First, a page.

Why are Automation & Innovation Critical to the Histology Lab?
There has always been pressure on the Histology Lab to do more with less money, less people and less time. Automation in Histology has somewhat stalled over the past few years and is difficult to implement. Automation is only a multi-disciplinary process to integrate manufactured machinery and software to perform manual tasks that will allow the lab to capitalize on technology that will provide new and improved processes, increased quality and, most importantly, improved patient safety. The continued evolution of innovation in Histology, both sustaining and disruptive, has taken us from inferior processes to replacement with superior processes. So, why are these processes so critical to success? Developing Innovative Solutions is a demand of the patient and embraced by your management. This workshop will provide learnings/outcomes from implementation projects and identify opportunities for success and will provide the attendee a new understanding of how automation/ innovation can move your lab from niche application to integrated process.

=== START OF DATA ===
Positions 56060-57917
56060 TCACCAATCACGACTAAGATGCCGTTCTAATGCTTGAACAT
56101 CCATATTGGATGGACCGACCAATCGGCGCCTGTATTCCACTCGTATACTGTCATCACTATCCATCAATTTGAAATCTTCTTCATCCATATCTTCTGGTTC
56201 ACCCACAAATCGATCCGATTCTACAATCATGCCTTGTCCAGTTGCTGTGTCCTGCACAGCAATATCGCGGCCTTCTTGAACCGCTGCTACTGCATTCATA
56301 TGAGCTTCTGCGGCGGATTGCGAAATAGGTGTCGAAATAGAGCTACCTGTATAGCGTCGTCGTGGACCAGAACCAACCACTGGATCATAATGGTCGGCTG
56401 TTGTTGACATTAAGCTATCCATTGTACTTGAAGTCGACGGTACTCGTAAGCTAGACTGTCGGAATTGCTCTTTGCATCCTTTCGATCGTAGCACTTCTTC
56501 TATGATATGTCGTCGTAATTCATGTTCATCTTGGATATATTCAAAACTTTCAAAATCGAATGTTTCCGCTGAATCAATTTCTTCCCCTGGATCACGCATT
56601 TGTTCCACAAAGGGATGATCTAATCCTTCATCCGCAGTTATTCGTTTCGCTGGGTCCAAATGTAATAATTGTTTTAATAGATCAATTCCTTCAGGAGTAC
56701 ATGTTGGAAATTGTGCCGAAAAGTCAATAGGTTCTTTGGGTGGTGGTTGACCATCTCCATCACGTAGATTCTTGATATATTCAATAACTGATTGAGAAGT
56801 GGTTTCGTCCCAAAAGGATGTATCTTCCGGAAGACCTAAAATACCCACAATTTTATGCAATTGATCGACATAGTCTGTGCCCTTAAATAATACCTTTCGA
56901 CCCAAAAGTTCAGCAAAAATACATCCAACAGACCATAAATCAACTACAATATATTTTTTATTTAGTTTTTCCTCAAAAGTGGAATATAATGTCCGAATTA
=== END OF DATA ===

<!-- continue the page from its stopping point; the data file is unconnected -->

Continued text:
- Identify opportunities for automation
- Formulate automation/innovation solutions
- Develop improvement processes
I hope we can have a little bit of a discussion about automation and innovation, but what I want everybody to do right now is just look at that first slide that we have here from Leica Biosystems, Vision 24. That's exactly why we're going to talk about automation and innovation. This is what our patients have an expectation of us in the anatomic pathology lab.Within 24 hours they want results, they expect results, and as you know it's all those little boxes up there. They want some very detailed data and information from us. So, this is why I've been involved in and have been trying to make sense out of what kind of automation works for us in the histology lab and those other innovative tools, which most of you know as LEAN and Six Sigma, and they're even expanding past that. Let's get started with some of the other slides and see where we go.